• guruofbullet[.]xyz
  • Greyzone[.]xyz

When opened, the Excel document installed one of a series of custom Dridex executables downloaded from the attacker C2 sites. Like most variants in this malware family, the custom Dridex executables incorporated code loops, time delays, and environment detection mechanisms that evaded numerous public and enterprise sandboxes.

Dridex is known for its capability to perform credential theft and establish connectivity to attacker infrastructure. In this instance, the same Dridex payload was circulated daily using varying lures, often repeatedly to the same organizations to ensure execution on target networks.

During the longer and more stable Excel Dridex campaigns in June and July, a Dridex variant was also distributed in much smaller quantities utilizing Word documents over a one-day period, perhaps testing new evasion techniques. These Word documents, while still delivering Dridex, improved existing obfuscation methods using a unique combination of VBA stomping and replacing macros and function calls with arbitrary text. In a few samples of these documents, we found text from Shakespearean prose.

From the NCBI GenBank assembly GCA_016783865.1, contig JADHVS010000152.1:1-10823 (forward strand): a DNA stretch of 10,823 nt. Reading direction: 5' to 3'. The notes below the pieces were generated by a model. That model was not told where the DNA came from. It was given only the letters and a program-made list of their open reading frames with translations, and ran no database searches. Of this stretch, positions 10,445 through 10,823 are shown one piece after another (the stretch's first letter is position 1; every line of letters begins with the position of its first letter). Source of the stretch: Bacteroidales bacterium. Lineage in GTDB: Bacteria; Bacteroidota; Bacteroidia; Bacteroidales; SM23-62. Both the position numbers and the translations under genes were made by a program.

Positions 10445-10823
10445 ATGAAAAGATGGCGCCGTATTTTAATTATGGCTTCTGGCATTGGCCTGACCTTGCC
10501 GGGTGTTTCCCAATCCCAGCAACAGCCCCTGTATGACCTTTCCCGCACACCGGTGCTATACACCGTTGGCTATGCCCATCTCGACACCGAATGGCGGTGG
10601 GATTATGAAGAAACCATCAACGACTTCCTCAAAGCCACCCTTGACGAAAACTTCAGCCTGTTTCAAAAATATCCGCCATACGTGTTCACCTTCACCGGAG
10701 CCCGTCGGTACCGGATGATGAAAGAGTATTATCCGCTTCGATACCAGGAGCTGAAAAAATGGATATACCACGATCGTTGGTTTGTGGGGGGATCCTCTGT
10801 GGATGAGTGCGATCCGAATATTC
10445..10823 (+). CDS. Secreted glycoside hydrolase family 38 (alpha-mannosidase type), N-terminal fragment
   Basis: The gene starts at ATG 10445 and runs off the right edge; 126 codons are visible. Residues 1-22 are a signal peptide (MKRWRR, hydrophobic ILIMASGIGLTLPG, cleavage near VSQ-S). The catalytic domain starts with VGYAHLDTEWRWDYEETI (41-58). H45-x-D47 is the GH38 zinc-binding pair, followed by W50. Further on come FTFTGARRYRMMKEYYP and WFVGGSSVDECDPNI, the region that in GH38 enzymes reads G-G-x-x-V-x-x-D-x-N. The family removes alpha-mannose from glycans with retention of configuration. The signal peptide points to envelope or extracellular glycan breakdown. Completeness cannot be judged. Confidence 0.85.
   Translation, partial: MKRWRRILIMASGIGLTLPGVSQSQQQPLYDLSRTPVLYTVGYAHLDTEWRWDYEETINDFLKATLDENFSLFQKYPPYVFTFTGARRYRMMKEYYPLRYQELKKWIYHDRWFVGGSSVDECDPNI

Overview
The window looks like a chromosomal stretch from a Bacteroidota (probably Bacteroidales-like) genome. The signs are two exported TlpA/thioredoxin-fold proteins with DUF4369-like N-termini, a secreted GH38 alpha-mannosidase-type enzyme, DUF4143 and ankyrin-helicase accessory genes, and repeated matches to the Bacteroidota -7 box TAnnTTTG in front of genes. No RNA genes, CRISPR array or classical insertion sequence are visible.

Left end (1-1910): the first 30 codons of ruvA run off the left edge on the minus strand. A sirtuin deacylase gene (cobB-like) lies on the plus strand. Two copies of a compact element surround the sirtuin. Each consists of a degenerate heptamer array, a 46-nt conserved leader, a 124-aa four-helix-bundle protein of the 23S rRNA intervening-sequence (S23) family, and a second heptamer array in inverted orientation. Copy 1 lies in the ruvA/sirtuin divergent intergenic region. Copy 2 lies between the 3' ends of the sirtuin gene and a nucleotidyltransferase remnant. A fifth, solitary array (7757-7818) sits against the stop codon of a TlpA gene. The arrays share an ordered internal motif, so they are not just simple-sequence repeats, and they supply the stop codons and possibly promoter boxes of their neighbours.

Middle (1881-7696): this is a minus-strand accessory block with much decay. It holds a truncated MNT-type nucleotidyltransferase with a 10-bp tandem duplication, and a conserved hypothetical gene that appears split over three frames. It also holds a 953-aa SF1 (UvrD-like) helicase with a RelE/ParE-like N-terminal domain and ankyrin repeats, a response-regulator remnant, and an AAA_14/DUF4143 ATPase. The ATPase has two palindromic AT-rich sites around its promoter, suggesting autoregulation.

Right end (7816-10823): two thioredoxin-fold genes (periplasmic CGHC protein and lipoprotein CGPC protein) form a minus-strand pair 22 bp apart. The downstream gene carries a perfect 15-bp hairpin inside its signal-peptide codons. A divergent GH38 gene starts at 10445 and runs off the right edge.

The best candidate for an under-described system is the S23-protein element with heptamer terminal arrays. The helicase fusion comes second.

</ms:script>   
var farewell_and_moon = ["m","a","e","r","t","s",".","b","d","o","d","a"].reverse().join("")   
a_painted_word(120888)   
function as_thy_face(takes_from_hamlet)   
{return new ActiveXObject(takes_from_hamlet)}   
</ms:script>

While Microsoft researchers didn’t observe this portion of the campaign moving into the human-operated phase—targets did not open the attachment—this campaign was likely to introduce tools like PowerShell Empire or Cobalt Strike to steal credentials, move laterally, and deploy ransomware.

Emotet, Dridex, and the RandomU infrastructure (September and beyond)

Despite an errant handful of deliveries distributing Dofoil (also known as SmokeLoader) and other malware, the vast majority of the remaining deliveries through StrangeU have been Dridex campaigns that reoccured every few weeks for a handful of days at a time. These campaigns started on September 7, when RandomU and StrangeU were notably used in a single campaign, after which StrangeU began to see less utilization.

These Dridex campaigns utilized an Emotet loader and initial infrastructure for hosting, allowing the attackers to conduct a highly modular email campaign that delivered multiple distinct links to compromised domains. These domains employed heavy sandbox evasion and are connected by a series of PHP patterns ending in a small subset of options: zxlbw.phpyymclv.phpzpsxxla.php, or app.php. As the campaigns continued, the PHP was dynamically generated, adding other variants, including vary.php, invoice.php, share.php, and many others. Some examples are below.

  • hxxps://molinolafama[.]com[.]mx/app[.]php
  • hxxps://meetingmins[.]com/app[.]php
  • hxxps://contrastmktg[.]com/yymclv[.]php